Title:
CSF biomarker dilution factor corrections by MRI imaging and algorithm
United States Patent 8128907


Abstract:
A method is disclosed for providing a correcting factor for the dilution of measurements of at least one biomarker in cerebrospinal fluid (CSF). The method comprises providing semi-automated measurements of the ventricular system by MRI scans using quantitative anatomical protocols, determining a measurement of biomarker levels in CSF that has been extracted, correcting the measurement of the level of said at least one biomarker'according to the ventricular size, and providing a corrected result of the measurement determined in step (b), said corrected result accounting for concentration dilution due to the change in ventricular size. The method is particularly suited for the measurement of all biomarkers found in the CSF, such as those associated with mild cognitive impairment (MCI) and Alzheimer's Disease.



Inventors:
De Leon, Mony (New York, NY, US)
Rusinek, Henry (Great Neck, NY, US)
Application Number:
12/799484
Publication Date:
03/06/2012
Filing Date:
04/26/2010
Assignee:
New York University (New York, NY, US)
Primary Class:
Other Classes:
435/4, 435/7.1, 435/7.9, 435/7.92, 436/501
International Classes:
A61B5/055; A61B5/05; A61B5/107; C12Q1/00; G01N33/53; G01N33/542; G01N33/566; G01N33/68
View Patent Images:
US Patent References:



Other References:
M. Yoshihara et al., Differential Diagnosis of NPH and Brain Assessed by Measurement of Intracranial and Ventricular CSF Volume with 3D FASE MRI, Acta Neurochi (1998) 71:371-374.
Raquel E. Gur et al., Clinical Subtypes of Schizophrenia: Differences in Brain and CSF Volume, Am. J. Psychiatry, 115:3, Mar. 1994.
Fox and Freeborough, Brain Atrophy Progression Measured from Registered Serial MRI: Validation and Application to Alzheimer's Disease, JMRI., 1069-1075, Nov./Dec. 1997.
Bedell and Narayana, Volunetric Analysis of White Matter, Gray Matter, and CSF Using Fractional Volume Analysis, MRM 39:961-969 (1998).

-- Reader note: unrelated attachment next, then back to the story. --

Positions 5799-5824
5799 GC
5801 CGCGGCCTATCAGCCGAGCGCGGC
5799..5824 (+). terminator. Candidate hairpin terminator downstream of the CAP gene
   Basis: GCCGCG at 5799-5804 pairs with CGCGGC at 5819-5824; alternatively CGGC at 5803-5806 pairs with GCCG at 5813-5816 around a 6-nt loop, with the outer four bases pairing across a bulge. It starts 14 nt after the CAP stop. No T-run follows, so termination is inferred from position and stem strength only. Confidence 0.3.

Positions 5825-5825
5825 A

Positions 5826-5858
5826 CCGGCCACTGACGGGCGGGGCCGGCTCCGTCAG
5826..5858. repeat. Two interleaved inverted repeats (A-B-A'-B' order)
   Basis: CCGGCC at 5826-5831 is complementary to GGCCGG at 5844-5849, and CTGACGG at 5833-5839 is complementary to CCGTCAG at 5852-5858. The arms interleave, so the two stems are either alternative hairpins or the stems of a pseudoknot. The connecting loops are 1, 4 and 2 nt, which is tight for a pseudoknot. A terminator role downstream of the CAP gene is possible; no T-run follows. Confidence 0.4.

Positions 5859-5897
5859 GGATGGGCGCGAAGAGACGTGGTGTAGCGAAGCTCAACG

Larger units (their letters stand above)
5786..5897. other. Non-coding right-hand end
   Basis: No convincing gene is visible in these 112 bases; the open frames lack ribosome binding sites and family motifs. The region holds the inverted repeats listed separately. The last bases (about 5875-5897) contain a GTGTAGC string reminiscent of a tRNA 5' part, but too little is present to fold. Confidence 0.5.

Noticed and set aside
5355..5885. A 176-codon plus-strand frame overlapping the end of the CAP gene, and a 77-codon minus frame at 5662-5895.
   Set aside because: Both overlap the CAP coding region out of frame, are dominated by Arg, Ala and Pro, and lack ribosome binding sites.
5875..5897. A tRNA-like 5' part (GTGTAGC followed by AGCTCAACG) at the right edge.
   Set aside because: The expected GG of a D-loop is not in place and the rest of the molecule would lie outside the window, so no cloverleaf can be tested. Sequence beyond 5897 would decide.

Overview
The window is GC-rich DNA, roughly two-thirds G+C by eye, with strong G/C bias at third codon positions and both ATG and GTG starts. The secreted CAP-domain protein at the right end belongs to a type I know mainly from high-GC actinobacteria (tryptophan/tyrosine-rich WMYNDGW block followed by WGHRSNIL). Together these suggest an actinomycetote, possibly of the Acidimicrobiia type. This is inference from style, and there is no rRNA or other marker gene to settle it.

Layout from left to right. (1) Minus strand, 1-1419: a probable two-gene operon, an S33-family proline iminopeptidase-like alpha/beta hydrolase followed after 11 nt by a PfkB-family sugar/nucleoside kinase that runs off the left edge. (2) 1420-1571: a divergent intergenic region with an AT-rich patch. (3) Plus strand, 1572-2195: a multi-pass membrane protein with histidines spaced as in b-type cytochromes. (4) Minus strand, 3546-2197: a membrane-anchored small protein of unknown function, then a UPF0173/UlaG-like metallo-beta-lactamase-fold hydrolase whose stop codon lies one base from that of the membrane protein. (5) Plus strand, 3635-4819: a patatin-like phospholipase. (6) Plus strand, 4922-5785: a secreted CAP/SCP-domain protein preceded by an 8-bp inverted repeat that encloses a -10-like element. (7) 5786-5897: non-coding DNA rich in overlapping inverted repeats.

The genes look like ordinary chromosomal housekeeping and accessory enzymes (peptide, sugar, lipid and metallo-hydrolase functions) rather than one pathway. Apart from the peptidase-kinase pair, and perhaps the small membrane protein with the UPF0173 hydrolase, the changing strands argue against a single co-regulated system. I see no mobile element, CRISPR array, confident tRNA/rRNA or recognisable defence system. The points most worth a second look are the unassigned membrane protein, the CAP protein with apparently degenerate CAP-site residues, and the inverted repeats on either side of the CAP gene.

Clifford R. Jack, Jr., MD, Brain and Cerebrospinal Fluid Volume: Measurement with MR Imaging, Radiology, 1991, 178: 22-24.
John A. Malko et al., MR Measurement of Intracranial CSF Volume in 41 Elderly Normal Volunteers, AJNR: Mar. 12/Apr. 1991.
J.B. Chawluk, Quantifying Intracranial CSF Volume Using MRI, Letter to the Editor, Journal of Nuclear Medicine, vol. 29:132-133, No. 1, Jan. 1998.
Mony J. De Leon et al., Alzheimer's Disease: Longitudinal CT Studies of Ventricular Change, AJNR: 10:371-376, Mar./Apr. 1998.
Henry Rusinek, PhD et al. Alzheimer Disease: Measuring Loss of Cerebral Gray Matter with MR Imaging, Radiology 1991; 178: 109-114.
M.J. de Leon et al., Longitudinal cerebrospinal fluid tau load increases in mild cognitive impairment, Neuroscience Letters 333 (2002) 183-186.
M.J. de Leon et al., Frequency of Hippocampal Formation Atrophy in Normal Aging and Alzheimer's Disease, Neurobiology of Aging, vol. 18, No. 1, pp. 1-11. 1997.
M.J. De Leon et al., The Radiologic Prediction of Alzheimer Disease; the Atrophic Hippocampal Formation, AJNR 14:897-906, Jul./Aug. 1993.
Ajax E. George, et al., Ventricular Volume and Cognitive Deficit: A Computed Tomographic Study, Radiology 1983; 149:493-498.
Harris et al., User-Friendly Method for Rapid Brain and CSF Volume Calculation Using Transaxial MRI Images, Psychiatry Research: Neuroimaging 1991, 40:61-68, Elsevier.
Peter A. Freeborough et al., Interactive algorithms for the segmentation and quantitation of 3-D MRI brain scans, Computer Methods and Programs in Biomedicine 53 (1997) 15-25 Elsevier.